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Fantasy Football ADP – Draft Ryan Tannehill or Tom Brady?

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(All summer, Adam Pfeifer will be putting the tightest fantasy football picks under the microscope in our ADP Decisions series.)

Our first quarterback discussion of this series features one of the most efficient quarterbacks in the NFL and, well, the best quarterback to ever play the game. 

Both Ryan Tannehill and Tom Brady are two fantastic options if you pass on the consensus top five at the quarterback position in drafts, and a lot of drafters will have to choose between the two. There is a lot to like about both veteran signal callers in fantasy but who should be under center for your fantasy rosters in 2021?

Let’s get after it.

Track ADP across the sites with the FTN ADP tool.

The case for Ryan Tannehill

Tannehill took over the starting job for the Titans back in Week 7 of the 2019 campaign. Since then, only one quarterback in all of football is averaging more fantasy points per dropback than Tannehill’s (0.68) — that would be Lamar Jackson. That is how good and efficient Tannehill has been with Tennessee, and yet he continues to be overlooked.

During his time with the Titans over the last two seasons, Tannehill has tossed 55 passing scores to just 13 interceptions, while adding 11 rushing touchdowns in that same span. His efficiency has been off the charts, completing 67% of his passes, despite averaging 8.4 and 9.5 intended air yards per pass attempt, placing him inside the top-three among all qualified passers during those two seasons.

I’ll admit it: Heading into last season, I questioned whether Tannehill would be able to keep this up. But the veteran answered the call, finishing as the QB7 and once again ranking top-three in fantasy points per pass attempt (0.66). The glaring knock on Tannehill is his lack of volume, as he’s ranked 18th and 29th in pass attempts per game with the Titans. However, it wouldn’t shock me if Tennessee threw the ball a bit more in 2021.

Yes, this offense will continue to run through Derrick Henry. But Arthur Smith is now in Atlanta, which is a very interesting wrinkle. Smith has been a run-heavy coordinator during his career, especially with the Titans. Tennessee sported the third-lowest passing play percentage last year (49.7%) and even when they were trailing in games, the Titans only sported a 57% passing rate, which was also a bottom-three rate in the league. My colleague Derek Brown fully broke down what to expect from this Titans offense in his coaching and coordinator series. Especially with Julio Jones being added to the mix, it wouldn’t be at all shocking to see Tennessee’s passing rate climb a bit in 2021. But if that does happen, I really hope the play-action aspect remains intact. That has been a staple of Smith’s offenses over the years and while it might come down a bit, the Titans would be wise to implement it very often.

In 2019, nearly 30% of Tannehill’s pass attempts came out of play-action, while his 76.7% completion percentage off the play type was the third-best mark among qualified signal callers. Fast forward to 2020 and Tannehill finished third in play-action pass attempts (170), while his 1,646 yards via play-action led the league. Having Henry in the backfield obviously helps set up that play-action and while Arthur Smith isn’t calling plays for the Titans anymore, Henry is still there, which makes it very likely that the team continues to operate out of play-action. And although new OC Steve Downing doesn’t have the track record that Smith does, I think Tennessee hiring from within the organization tells me that they don’t want their offensive philosophy to change too much.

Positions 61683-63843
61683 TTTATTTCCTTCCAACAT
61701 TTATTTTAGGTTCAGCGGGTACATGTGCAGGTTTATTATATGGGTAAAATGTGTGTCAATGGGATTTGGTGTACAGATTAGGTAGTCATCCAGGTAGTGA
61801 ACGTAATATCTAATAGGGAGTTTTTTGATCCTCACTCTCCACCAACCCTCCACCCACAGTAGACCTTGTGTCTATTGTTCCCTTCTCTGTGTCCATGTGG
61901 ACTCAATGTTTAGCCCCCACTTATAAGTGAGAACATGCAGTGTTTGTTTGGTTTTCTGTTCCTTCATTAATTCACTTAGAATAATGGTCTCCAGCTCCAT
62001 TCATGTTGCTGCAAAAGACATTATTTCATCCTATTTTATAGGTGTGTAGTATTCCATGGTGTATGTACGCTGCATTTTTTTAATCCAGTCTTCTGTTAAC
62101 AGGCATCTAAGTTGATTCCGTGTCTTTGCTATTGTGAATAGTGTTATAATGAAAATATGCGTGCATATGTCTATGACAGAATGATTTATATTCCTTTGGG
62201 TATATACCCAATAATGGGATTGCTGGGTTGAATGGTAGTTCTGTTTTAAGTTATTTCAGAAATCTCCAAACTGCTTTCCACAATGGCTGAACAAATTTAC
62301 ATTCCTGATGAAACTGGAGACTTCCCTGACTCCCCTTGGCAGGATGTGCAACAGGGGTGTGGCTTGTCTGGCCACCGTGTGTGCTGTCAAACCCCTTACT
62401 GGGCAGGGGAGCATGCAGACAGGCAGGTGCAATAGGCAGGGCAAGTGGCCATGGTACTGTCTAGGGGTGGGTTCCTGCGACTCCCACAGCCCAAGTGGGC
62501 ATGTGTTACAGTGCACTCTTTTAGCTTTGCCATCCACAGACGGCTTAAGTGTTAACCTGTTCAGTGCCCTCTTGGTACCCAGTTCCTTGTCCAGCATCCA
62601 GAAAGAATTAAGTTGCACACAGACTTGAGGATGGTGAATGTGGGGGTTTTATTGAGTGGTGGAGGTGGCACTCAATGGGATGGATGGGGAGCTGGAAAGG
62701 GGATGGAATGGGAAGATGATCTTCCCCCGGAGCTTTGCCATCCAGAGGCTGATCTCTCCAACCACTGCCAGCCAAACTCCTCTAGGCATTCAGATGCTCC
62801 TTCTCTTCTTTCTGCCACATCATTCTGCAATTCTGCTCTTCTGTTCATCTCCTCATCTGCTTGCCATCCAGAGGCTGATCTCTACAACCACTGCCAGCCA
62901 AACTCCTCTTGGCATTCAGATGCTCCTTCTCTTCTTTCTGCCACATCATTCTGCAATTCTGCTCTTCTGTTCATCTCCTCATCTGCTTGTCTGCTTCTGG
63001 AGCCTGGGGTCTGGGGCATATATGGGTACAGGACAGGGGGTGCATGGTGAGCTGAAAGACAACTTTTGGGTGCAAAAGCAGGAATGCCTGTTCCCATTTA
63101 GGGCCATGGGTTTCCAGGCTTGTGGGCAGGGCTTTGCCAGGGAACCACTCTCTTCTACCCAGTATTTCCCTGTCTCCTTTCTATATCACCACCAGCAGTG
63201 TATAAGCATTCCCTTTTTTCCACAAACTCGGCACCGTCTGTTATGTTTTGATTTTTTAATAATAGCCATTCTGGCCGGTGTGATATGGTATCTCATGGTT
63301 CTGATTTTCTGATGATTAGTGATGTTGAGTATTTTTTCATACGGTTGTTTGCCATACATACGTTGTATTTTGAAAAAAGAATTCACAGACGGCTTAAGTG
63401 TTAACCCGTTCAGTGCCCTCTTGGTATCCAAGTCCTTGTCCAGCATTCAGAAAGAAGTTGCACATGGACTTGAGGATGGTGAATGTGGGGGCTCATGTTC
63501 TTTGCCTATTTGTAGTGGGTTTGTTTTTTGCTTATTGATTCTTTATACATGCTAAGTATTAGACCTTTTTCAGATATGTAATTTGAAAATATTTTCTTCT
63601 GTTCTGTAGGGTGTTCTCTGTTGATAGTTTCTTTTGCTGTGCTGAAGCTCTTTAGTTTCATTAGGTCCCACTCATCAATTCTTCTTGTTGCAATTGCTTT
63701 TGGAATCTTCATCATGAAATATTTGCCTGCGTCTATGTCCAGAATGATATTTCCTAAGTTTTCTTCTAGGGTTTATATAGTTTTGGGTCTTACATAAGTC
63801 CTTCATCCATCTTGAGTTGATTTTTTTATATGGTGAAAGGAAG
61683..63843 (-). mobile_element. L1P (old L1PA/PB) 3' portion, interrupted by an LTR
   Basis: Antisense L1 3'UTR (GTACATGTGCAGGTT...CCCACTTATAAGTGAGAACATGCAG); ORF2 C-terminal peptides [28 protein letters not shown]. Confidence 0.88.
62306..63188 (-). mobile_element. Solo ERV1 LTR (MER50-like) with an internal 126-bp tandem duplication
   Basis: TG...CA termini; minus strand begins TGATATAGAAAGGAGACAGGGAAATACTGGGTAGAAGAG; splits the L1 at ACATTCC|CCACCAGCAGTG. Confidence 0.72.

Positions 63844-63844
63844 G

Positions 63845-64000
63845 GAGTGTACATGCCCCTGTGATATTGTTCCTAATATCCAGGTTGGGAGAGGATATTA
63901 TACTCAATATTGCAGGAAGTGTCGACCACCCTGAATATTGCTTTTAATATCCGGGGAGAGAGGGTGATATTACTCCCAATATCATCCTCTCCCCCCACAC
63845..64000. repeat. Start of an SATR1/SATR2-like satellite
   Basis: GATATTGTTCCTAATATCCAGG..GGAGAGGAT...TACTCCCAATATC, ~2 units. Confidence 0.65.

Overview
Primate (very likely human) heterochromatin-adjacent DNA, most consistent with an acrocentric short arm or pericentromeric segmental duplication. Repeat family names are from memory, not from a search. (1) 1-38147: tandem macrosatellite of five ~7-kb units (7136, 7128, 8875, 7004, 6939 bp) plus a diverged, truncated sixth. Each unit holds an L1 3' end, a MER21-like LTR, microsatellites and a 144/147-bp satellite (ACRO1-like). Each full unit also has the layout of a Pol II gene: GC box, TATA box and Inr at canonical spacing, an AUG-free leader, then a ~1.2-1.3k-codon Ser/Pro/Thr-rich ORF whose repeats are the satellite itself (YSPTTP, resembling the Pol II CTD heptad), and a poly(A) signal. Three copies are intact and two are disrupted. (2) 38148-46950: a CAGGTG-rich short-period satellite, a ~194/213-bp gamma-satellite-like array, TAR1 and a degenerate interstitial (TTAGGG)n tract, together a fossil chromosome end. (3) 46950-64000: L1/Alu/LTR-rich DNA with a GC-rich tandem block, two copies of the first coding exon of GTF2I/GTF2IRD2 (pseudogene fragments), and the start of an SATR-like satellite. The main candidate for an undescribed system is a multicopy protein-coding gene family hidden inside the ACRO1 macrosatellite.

Tannehill has been both very good and involved when rolling out of the pocket. In fact, per FTN’s Premium Stats, 60% of his passes that came from outside of the pocket occurred due to a designed roll out, good for the second-highest rate among all quarterbacks. Meanwhile, his seven passing touchdowns from outside the pocket were the sixth most in the NFL. Now add the fact that Tannehill will be rolling out looking for both A.J. Brown and Julio Jones and I really don’t see how his efficiency skyrockets too much in 2021. And if the efficiency does come down a bit, I believe an uptick in pass attempts will help balance that out. 

The case for Tom Brady

Do I really need to make a case for the greatest quarterback of all time?

In his first season outside of New England, Brady posted fantastic numbers, throwing for 4,633 yards and 40 touchdowns. In this Bruce Arians’ downfield passing attack, Brady got to air it out more and show that even at 43-years old, he can still sling it. His 87 pass attempts of 20 yards or more led the NFL, while 13.8% of his pass attempts were of the deep variety, the third-highest rate among signal callers with at least 150 pass attempts. Volume was on Brady’s side with Tampa Bay, as he finished second in the league with 610 passing attempts, averaging just over 38 per game, second to only Matt Ryan of the Falcons.